Monday, August 2, 2010

Keeping it short

Kala Ramesh has mastered haiku, the Japanese form of 'one-breath poems'

An old cliche goes that a picture is worth a thousand words. But when it comes to haiku -- a Japanese form of poetry--the observation can't get any better. Haiku, which is an ancient form of poetry dating back to over 400 years, is like a painting of words.

Kala Ramesh, an exponent of haiku in the city, has won many accolades in this art form, and wishes that more people come to know about it. Kala, who is a Hindustani classical singer, came across haiku in 2005; she loved the form and started pursuing it. "Haiku is a very simple form of poetry. It has a fixed set of rules, and needs constant practice. Simplicity in anything is extremely difficult to master," explains Kala, who has learnt classical music for many years from Shubhada Chirmule in Pune.

Kala started writing haiku poems in January 2005, and her first poem was accepted in March by a publication called Bottle Rockets, and her haiku and tanka (a Japanese form of five-line poetry) were accepted for publication in Simply Haiku for their summer and autumn issues respectively. "There are plenty of printed and e-versions of haiku magazines.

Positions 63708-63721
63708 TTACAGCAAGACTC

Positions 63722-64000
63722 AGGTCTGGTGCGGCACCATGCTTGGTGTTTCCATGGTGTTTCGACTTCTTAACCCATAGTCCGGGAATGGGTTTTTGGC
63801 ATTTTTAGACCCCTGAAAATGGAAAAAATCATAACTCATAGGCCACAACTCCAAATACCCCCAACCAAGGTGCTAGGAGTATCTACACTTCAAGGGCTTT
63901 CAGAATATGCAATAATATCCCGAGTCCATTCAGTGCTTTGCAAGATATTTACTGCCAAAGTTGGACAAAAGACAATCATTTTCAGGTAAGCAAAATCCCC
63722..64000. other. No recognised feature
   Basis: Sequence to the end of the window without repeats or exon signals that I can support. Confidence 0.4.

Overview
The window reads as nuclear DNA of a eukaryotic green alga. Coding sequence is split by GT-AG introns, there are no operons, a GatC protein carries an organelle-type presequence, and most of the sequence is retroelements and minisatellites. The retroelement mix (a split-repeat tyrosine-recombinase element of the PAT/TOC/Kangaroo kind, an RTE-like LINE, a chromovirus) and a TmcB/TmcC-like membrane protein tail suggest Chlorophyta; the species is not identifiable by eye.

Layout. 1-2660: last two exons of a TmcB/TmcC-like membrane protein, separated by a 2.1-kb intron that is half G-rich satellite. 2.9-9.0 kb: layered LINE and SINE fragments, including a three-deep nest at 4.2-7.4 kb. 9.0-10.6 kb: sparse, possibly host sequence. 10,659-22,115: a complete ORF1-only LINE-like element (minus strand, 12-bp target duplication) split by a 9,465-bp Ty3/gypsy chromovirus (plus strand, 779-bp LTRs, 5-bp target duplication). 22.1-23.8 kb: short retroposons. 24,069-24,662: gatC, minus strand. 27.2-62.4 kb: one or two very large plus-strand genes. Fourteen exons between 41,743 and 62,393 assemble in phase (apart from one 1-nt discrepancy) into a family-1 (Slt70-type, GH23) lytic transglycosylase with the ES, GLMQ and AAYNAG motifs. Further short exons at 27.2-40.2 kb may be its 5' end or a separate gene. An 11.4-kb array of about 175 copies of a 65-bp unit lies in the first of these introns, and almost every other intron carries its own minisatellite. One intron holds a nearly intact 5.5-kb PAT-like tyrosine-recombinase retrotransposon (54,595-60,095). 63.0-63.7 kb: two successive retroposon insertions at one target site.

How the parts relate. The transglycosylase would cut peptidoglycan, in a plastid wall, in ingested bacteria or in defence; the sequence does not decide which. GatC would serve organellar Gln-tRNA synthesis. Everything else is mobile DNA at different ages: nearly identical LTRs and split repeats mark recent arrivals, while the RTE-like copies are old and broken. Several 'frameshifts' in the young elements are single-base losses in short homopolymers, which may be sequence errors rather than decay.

Such magazines prove to be a source of information on the poetry form," informs Kala, whose credentials include an honourable mention in Mainichi Daily News Annual Selection in the years 2007-08.Haiku, which can also be called a one-breath poem, uses minimum words to express the meaning. Haiku is a three-line poem, but can also be written in one, two or four lines. Capital letters are generally not used in English language haiku (ELH) but there are exceptions.

"Basho, a master of this art form, has aptly said, 'Learn of the pine from the pine; learn of the bamboo from the bamboo', meaning, to become one with nature, is the most important ingredient while attempting to write a haiku," says Kala.

The poet says that in India, there are few Haiku poets who write in English. "Charoli in Marathi is similar to haiku," she says. Kala is keen to spread this art form by taking up workshops. She has taken workshops in New Delhi, Mumbai and in Pune.

"Many haiku poets, who are also professionals, feel good after writing them, as they get a chance to break away from the monotony of their life and spend some time with nature," she says.

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